Administrative issues are the largest source of waste.

Administrative complexity, which includes time and resources spent on billing and reporting to insurers and public programs, is the largest source of waste. It is concerning that despite the astronomical costs associated with this domain, the authors found no studies that evaluate approaches to reducing it.

The reason for this may be related to the “complex interplay within these estimates of waste and savings with efforts to combat it,” as Medscape Medical News explains:

Insurers count on prior authorization, for example, to try to rein in overtreatment and what they call low-value care, such as use of expensive drugs when there are cheaper equivalent treatments. Yet prior authorization also contributes to what the authors term “administrative complexity,” the biggest category of wasteful spending identified in their paper, according to Shrank.

“The providers’ administrative complexity represents the payers’ effort to reduce waste,” he told Medscape Medical News. “It’s a perfect example of where the incentives are perfectly misaligned and it creates administrative complexity that just sucks value out of the system.” (source)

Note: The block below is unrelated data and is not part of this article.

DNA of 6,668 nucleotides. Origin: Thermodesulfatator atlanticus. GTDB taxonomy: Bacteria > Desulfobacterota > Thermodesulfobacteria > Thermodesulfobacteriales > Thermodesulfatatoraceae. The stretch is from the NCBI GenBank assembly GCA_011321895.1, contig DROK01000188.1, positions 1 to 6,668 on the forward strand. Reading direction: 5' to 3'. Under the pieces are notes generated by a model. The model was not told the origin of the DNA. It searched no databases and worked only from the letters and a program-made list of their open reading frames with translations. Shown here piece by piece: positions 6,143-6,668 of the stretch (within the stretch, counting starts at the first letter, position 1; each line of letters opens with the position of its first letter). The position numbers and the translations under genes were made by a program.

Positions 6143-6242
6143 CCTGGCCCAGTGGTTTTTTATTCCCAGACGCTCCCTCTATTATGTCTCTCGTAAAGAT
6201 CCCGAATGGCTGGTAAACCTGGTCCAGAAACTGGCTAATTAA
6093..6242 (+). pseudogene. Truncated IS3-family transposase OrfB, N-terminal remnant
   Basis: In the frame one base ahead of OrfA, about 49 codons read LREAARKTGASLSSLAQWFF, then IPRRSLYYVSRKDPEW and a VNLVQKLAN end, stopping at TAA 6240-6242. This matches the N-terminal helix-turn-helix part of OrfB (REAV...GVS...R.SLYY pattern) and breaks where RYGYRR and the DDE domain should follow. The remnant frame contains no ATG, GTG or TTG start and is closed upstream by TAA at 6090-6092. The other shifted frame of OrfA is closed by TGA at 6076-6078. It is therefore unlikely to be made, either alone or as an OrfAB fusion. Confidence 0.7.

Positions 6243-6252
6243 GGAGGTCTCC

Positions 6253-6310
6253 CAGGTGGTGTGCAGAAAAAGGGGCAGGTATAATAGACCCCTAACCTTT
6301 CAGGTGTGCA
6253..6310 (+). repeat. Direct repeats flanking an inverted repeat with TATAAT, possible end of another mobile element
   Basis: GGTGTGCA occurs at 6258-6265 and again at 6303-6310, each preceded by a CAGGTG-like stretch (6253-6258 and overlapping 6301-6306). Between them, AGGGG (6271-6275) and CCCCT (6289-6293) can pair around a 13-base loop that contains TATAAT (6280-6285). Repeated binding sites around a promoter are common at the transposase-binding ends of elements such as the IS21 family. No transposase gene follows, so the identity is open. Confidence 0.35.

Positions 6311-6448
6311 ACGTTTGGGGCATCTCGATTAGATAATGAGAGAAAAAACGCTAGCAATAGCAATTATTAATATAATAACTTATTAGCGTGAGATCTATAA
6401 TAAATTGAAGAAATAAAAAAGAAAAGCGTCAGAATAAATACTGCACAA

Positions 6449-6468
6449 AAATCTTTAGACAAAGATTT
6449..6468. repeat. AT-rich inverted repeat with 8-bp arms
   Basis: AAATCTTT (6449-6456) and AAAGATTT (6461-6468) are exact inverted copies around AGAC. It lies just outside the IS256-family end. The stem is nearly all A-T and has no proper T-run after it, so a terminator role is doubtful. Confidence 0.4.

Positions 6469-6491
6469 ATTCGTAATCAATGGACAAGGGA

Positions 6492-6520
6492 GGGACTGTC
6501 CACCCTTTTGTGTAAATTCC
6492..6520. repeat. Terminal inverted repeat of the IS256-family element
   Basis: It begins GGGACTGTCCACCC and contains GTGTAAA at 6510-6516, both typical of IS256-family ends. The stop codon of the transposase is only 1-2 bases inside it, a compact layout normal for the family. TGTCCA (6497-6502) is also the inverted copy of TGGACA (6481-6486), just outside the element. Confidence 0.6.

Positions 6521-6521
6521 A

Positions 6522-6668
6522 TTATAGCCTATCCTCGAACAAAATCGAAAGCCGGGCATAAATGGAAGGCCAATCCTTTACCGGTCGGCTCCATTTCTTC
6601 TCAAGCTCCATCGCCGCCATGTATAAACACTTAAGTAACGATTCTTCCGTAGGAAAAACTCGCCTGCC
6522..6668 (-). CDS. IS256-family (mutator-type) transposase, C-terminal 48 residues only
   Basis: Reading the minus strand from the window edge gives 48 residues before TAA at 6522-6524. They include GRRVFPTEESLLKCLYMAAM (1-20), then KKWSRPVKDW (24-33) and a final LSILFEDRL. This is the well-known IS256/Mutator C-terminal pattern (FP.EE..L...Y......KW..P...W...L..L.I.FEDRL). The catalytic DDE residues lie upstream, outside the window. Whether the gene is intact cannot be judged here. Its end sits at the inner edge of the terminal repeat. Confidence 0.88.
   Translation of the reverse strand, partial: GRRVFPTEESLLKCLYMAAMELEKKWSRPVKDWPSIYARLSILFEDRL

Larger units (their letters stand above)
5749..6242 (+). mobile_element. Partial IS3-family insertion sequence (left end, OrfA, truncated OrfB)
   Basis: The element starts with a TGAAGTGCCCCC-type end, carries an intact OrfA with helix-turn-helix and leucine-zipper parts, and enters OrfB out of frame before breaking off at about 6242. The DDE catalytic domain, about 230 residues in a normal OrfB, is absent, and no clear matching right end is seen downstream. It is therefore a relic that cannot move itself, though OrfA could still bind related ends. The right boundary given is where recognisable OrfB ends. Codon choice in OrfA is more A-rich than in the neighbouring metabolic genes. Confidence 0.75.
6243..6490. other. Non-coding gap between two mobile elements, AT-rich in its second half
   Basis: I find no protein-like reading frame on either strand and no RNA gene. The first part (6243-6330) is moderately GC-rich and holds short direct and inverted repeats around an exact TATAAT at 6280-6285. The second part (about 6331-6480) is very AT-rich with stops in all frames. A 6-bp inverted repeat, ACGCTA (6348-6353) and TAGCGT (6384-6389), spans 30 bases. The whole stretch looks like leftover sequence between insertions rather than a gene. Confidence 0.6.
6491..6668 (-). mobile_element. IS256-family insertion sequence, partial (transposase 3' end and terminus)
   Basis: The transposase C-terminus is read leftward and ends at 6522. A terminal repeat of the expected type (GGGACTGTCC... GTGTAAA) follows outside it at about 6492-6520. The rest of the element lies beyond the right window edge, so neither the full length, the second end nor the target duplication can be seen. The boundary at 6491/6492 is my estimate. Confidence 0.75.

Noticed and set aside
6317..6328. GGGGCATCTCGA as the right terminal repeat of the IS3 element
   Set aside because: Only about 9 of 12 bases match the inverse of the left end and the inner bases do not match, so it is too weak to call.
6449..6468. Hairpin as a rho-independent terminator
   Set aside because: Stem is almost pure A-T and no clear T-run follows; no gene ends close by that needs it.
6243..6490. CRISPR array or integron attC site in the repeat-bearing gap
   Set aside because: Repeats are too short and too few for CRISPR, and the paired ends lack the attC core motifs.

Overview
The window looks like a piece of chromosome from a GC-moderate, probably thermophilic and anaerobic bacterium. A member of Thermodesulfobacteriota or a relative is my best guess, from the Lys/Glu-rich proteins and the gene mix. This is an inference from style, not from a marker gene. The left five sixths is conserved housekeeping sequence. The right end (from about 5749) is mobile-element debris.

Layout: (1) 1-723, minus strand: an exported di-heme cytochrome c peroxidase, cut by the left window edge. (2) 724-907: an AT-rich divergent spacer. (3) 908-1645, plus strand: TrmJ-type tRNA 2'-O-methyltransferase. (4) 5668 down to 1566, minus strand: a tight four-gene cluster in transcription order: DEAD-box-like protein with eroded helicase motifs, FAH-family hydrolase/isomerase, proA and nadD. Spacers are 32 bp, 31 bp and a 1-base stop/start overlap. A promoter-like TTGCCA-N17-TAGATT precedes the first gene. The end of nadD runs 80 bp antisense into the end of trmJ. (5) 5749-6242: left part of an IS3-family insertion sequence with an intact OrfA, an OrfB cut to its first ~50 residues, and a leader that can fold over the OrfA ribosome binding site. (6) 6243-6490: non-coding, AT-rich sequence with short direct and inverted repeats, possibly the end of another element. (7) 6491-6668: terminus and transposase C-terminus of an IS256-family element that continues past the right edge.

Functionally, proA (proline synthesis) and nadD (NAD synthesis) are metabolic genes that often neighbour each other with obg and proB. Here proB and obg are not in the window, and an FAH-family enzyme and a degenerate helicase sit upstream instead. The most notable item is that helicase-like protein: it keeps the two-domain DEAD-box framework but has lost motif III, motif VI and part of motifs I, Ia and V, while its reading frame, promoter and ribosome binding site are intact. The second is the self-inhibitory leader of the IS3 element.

Dr. Donald Berwick, CEO of the Institute for Healthcare Improvementtold CBS News that “There are so many different payers, kinds of coding, billing products, recordkeeping requirements, that when you get a system that complicated it adds tasks and paperwork.”

Indeed, a 2016 study funded by the American Medical Association found that doctors spent almost twice as much time on administrative work (49% of their time) as they did seeing patients (27%). Physicians also took another one to two hours of clerical work home with them each night.

The existing fee-for-service payment system, under which each provider bills for the services they deliver, is another major source of complexity and waste.

“Right now you’re billed for the hospital room, by the ambulance company, by every doctor, rehab facility — everyone is keeping their own records and doing their own billing and dividing it up into tiny pieces, which makes it hard for the patient and hard for the caregivers,” Berwick said. “It has long since outlasted its usefulness.” (source)

The government has a history of making healthcare unaffordable.

Asking the government to repair our broken healthcare system is like asking a fox to guard the henhouse.

Government involvement in healthcare is a major reason it is so expensive. The details are complex and beyond the scope of this piece, but if you would like to learn more about the role government plays in rising healthcare costs, I recommend the following in-depth articles:

How Government Regulations Made Healthcare So Expensive

What Student Loans and Health Care Have in Common

The Real Cost of Medicare for All is in Lives, Not Dollars

This Obamacare Program Was Meant to Save Money, Instead it Killed Thousands